And here we thought we were fluent in our native tongue. Face palm, to use another newish entry and an example of descriptivism. (It’s when the dictionary follows the culture’s lead, according novelty its due by officially recognizing words that have entered the parlance, rather than prescribing the way citizens should be speaking.)

To hear Stamper tell it, dictionary writing is a dream gig for readers as well as word lovers.

Part of every day is spent reading, flagging any unfamiliar words that may pop up for further research.

Did teenage slang give rise to it?

Was it born of business trends or tech industry advances?

Stamper is adamant that language is not fixed, but rather a living organism. Words go in and out of fashion, and take on meanings beyond the ones they sported when first included in the dictionary. (Have a look at “extra” to see some evolutionary effects of the English language and back it up with a peek inside the Urban Dictionary.)

Before a word passes dictionary muster, it must meet three criteria: it must have crossed into widespread use, it seems likely to stick around for a while, and it must have some sort of substantive meaning, as opposed to being known solely for its length (“antidisestablishmentarianism”), or some other structural wonder.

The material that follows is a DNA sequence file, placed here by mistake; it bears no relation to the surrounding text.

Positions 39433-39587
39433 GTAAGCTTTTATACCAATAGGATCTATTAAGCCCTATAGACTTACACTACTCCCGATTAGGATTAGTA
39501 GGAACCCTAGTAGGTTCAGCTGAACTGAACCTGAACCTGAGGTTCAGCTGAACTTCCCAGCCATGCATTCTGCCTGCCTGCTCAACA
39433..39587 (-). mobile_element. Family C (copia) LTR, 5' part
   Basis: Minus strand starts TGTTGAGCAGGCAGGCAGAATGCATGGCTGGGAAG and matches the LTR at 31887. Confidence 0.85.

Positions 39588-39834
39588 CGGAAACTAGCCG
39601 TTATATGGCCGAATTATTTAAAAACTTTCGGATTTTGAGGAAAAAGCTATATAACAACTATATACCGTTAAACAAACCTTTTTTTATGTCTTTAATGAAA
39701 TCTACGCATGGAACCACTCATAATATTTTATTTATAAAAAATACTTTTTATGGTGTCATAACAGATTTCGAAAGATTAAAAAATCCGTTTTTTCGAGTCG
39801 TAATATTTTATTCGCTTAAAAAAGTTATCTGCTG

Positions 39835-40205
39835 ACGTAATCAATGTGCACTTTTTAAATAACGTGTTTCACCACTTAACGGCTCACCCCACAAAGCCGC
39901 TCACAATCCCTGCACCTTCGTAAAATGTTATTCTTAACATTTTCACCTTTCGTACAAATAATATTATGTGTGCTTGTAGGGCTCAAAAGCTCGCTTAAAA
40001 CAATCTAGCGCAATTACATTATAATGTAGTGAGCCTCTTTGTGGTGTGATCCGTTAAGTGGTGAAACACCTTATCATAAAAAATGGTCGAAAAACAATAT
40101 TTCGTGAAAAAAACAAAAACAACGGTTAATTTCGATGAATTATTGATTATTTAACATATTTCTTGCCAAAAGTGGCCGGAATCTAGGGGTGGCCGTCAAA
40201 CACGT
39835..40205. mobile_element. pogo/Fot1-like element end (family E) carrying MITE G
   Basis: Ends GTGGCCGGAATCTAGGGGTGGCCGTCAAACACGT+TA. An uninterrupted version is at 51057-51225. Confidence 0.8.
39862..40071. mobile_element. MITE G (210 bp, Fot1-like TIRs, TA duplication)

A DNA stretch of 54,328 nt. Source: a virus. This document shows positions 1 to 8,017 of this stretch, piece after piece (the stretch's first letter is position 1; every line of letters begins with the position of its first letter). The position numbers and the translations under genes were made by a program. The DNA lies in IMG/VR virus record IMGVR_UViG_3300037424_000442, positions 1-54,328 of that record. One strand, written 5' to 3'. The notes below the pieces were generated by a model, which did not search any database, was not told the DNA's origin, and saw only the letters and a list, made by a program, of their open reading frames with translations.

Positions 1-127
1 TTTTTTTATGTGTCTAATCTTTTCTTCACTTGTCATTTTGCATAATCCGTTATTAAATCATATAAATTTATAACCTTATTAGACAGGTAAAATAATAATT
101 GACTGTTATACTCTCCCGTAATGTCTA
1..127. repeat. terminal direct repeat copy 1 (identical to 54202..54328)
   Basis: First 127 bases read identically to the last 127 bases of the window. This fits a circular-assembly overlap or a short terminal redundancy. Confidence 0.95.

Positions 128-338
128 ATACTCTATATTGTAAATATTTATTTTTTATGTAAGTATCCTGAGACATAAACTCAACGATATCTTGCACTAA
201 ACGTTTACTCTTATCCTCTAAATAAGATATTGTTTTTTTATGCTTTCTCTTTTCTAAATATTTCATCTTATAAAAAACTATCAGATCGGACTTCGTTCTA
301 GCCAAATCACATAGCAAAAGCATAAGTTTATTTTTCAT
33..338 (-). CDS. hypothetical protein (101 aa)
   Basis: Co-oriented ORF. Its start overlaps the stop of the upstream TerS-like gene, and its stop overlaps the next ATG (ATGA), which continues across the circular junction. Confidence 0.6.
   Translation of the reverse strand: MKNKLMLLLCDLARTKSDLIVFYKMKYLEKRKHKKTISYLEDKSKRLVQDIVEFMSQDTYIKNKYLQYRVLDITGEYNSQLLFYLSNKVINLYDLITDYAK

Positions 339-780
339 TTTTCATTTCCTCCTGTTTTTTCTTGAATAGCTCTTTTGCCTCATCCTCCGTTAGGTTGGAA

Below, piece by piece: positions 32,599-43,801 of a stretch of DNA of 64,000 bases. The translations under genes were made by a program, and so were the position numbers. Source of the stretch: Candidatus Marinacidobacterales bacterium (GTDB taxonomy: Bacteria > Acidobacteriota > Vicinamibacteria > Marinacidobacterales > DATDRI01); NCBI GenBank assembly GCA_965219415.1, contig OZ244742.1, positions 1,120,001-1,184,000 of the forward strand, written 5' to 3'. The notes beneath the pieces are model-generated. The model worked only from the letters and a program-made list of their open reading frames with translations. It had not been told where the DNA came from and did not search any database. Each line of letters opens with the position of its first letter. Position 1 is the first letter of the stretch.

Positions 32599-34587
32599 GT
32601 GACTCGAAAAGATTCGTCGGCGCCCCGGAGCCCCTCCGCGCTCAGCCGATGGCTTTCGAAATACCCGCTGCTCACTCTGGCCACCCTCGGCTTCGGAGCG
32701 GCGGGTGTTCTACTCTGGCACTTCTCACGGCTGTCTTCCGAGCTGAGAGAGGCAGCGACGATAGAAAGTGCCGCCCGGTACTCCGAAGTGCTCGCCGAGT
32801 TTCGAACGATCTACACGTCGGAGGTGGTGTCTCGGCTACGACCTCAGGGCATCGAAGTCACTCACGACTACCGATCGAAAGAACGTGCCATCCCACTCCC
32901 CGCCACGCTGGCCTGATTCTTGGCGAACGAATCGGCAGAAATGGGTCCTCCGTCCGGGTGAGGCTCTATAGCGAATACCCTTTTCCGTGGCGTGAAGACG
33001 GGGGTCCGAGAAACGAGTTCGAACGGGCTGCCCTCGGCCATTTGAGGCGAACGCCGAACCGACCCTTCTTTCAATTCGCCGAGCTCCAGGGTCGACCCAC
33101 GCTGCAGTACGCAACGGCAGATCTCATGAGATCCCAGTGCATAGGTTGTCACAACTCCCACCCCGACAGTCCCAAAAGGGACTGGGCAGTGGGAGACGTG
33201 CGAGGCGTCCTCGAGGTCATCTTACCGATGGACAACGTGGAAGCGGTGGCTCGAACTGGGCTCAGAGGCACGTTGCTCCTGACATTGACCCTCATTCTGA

“Iouea” contains all five regular vowels and no other letters. The fact that it exists to describe a genus of sea sponges may seem somewhat beside the point to all but marine biologists.

What new words will enter the lexicon in 2019?

Perhaps we should look to the past. We set Merriam-Webster’s Time Traveler dial back 100 years to discover the words that debuted in 1919. There’s an abundance of goodies here, some of whose WWI-era context has already expanded to accommodate modern meaning (anti-stress, fanboy, superpimp, unbuffered). Readers, care to take a stab at freshening up some other candidates:

apple-knocker

buckshee

capeskin

cultigen

gametophore

interrogee

micromethod

neuroprotective

outgas

prereturn

putsch

scenarist

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Ayun Halliday is an author, illustrator, theater maker and Chief Primatologist of the East Village Inky zine.  See her onstage in New York City January 14 as host of Theater of the Apes book-based variety show, Necromancers of the Public Domain. Follow her @AyunHalliday.

How Peter Jackson Made His State-of-the-Art World War I Documentary, They Shall Not Grow Old: An Inside Look

There are very few working directors today who can do what Peter Jackson does so well—create extraordinary spectacles on the grandest of scales while also staying tightly focused on character development and emotional depth. He’s made missteps. His Hobbit trilogy felt bloated, busy and unnecessary, but one reason it so disappointed was because he’d already shown himself a master of fantasy filmmaking with what many considered the unfilmmable Lord of the Rings.